Dec 15th, 03, 02:53 PM
I also thought of the upside down rings scenario.
Pretty odd situation.
Dec 16th, 03, 02:12 AM
I don't think it could be rings upside down. That wouldn't effect cranking compression that much, although it would probably cause oil burning and a loss of power.
When I broke a piston ring land I lost about 1-1/2" of the top compression ring and my cranking compression only dropped to approx 150 psi from 215. I suppose the second ring was holding most of the pressure.
I saw a bent exhaust valve that only dropped the cranking compression by 30 psi. There has to be something major wrong here . . .
PDQ67, yes, the wisdom of Foghorn Leghorn is tough to beat ;)
Jan 16th, 04, 03:37 PM
UPDATE! I finally got the motor pulled and disassembled today.
I would like to pose a question, and then you must guess the answer before looking at the pictures... Here is the multiple choice question:
In the end, was it a cracked/broken block, rings, or pistons?
Now go here: http://www.villagephotos.com/pubgallery.asp?id_=600153
for the answers.
I do have another question, look carefully at the color of the #2 rod.. it looks rusty? Any idea as to what might have caused this? None of the other rods are discolored like this. Once removed, the bearing shows no abnormal signs of wear, and the crank journal shows no damage either..
Jan 16th, 04, 06:45 PM
Without looking and by your description of the rod I would say cracked block.
Without that description I would say broken piston (also from your previous posts).
Edit* And after all that I was still wrong, LOL.
Was that rod was the same color as the one next to it when you installed it? (strange).
Were the ring lands colapsed on that side of the block (kinf od hard to see in the pictures). Was the block hurt?
Jan 17th, 04, 02:04 AM
Maybe I missed something in the pictures, but I have to say the answer is d) all the above. I saw a piston with broken ring, a piston with collapsed ring land, and a rod that looks rusted.
The collapsed ring land(s) would explain low compression if you have 4 pistons that look that way, but what caused the ring lands to collapse? Is the collapsed ring land(s) just a symptom or the problem? IMO the answer may lay in the rusty rod.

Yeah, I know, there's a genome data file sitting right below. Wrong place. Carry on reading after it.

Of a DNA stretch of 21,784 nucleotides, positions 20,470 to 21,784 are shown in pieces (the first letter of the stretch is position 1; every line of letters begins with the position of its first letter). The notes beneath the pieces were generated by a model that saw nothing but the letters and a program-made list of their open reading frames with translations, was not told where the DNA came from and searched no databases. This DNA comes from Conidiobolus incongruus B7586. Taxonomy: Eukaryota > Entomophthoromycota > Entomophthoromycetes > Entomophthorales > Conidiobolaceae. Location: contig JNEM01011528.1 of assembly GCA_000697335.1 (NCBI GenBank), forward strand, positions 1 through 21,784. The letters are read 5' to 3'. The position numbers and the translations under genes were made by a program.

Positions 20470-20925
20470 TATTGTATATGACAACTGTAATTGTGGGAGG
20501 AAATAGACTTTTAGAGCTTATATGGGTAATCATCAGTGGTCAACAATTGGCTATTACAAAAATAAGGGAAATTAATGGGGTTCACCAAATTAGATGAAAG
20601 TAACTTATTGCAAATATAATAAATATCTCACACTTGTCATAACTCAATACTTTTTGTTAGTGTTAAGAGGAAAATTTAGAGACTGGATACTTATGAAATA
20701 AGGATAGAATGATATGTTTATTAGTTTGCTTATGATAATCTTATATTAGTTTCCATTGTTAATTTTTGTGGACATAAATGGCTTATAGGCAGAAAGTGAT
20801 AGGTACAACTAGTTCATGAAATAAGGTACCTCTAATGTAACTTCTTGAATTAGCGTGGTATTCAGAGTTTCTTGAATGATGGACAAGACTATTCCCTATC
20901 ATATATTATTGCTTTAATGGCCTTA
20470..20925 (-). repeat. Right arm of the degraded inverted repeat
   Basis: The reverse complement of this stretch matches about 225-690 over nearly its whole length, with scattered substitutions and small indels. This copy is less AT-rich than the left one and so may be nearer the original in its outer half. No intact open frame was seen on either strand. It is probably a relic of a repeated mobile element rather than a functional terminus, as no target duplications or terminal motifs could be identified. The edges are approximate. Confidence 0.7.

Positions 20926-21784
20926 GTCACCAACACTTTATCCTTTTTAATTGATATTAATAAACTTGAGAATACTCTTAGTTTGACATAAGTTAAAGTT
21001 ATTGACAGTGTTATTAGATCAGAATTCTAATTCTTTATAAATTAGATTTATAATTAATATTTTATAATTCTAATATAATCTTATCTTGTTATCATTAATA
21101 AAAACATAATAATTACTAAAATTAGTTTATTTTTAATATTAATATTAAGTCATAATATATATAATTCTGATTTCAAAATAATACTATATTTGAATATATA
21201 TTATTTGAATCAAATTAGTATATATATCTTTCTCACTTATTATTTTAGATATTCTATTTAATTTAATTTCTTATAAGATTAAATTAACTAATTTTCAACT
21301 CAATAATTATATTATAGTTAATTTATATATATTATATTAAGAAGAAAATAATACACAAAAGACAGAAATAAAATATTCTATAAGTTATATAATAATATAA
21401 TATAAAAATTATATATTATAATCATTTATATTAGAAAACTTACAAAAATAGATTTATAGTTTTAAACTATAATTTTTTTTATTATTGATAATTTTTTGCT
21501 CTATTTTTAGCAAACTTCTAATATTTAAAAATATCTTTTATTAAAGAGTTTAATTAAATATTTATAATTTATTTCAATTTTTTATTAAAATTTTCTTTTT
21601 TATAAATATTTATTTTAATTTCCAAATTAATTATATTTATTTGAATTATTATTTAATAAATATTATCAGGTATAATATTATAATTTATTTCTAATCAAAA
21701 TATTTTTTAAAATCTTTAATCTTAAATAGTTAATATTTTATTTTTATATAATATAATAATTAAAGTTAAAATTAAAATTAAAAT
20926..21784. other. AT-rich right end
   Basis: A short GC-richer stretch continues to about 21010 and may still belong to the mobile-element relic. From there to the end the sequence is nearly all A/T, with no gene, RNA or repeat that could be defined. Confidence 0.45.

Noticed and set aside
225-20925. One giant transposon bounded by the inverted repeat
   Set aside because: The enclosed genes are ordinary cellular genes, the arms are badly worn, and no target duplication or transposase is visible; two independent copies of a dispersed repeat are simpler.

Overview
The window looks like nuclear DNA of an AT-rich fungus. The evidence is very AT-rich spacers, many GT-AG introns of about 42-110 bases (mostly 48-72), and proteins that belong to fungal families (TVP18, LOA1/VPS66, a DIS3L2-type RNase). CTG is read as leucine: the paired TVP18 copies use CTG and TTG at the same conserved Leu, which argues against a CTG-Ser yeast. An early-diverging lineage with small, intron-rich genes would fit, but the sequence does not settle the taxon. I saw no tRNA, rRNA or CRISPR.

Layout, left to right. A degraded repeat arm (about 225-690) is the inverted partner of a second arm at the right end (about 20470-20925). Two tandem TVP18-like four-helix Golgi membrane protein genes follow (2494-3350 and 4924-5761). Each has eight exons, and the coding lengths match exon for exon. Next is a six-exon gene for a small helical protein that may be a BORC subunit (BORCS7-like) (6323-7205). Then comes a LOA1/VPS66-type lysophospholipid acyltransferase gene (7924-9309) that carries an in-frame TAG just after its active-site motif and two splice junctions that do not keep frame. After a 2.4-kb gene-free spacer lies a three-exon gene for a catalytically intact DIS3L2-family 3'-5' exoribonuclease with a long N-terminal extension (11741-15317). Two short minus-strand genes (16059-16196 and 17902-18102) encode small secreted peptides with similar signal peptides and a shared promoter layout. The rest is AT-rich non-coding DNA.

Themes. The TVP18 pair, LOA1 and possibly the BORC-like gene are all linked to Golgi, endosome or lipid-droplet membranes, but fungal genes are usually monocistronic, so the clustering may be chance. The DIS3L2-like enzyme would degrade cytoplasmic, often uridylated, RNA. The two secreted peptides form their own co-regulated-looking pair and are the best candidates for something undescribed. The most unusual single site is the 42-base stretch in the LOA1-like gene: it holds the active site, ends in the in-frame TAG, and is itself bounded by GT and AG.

Rust will usually only happen on a rod like that in the presence of water --- so could you have a cracked block, cracked head, or blown head gasket that allowed water to get into the cylinders? Water of course won't compress which would in turn break ring lands.
The other possibility on the discolored rod is that it got really hot from a spun bearing, but based on my experience usually they turn blue and bend. They might rust easier when exposed to air after being overheated, but I don't think that is what happened here since you said the bearings all looked OK.
Thanks for the follow up
Jan 17th, 04, 02:13 AM
I think that the copper color is the a factory coating that was used to resize rods that weren't quite right. It is no problem at all.
Jan 18th, 04, 12:03 PM
I'm with Phel69 here, that "rusty" rod is not rust at all and is not the problem.
How many pistons and or rings were bad?
Just fyi, if you are wondering why you are not getting notified of replies via email, they are all bouncing back.
Must be time to empty the ol mailbox
SMTP error from remote mailer after RCPT TO:<firstname.lastname@example.org>:
host mx.lax.untd.com [220.127.116.11]: 554 email@example.com Mail quota exceeded
Jan 18th, 04, 01:22 PM
Al, thanks for the heads up. Problem fixed!
In regards to the motor, all four pistons (2,4,6,8) have exploded ring lands. When I say exploded, I mean the land between the #1 & #2 compression rings fall off the pistons as soon as I pulled them from the block. There is just a little strip of aluminum left that supports the top of the piston to the rest of the piston body. The rings did their job and none of them cracked, distorted, or broke.
Those pictures should be shown to anyone that chooses to run 11:1 or greater compression on pump gas.. It just does not work.. Even when mixing octane boost and running premium gas, with reduced timing.
Jan 19th, 04, 04:31 AM
Check the ring ends (where they are gapped) and see if any of them are shiny. If they are then they butted up.
If the rings were not properly gapped (too small) when they expand from the heat they butt together and tighten up in the bore. This can/will knock the lands out of the pistons.
Jan 19th, 04, 07:17 AM
I'll have to disagree - you CAN run 11:1 compression and pump gas if you set your motor up properly. I've run 11.3:1 for a while with no problems. An inspection in December revealed that all my pistons were happy.
To run a high compression ratio in a street motor you need to have an efficient combustion chamber, with good quench and enough cam to bleed off some cylinder pressure. cool air temperatures and cool water temperatures are also important. IMO 11.0-11.5:1 is about max with aluminum heads and about 10.5:1 is about max with iron heads.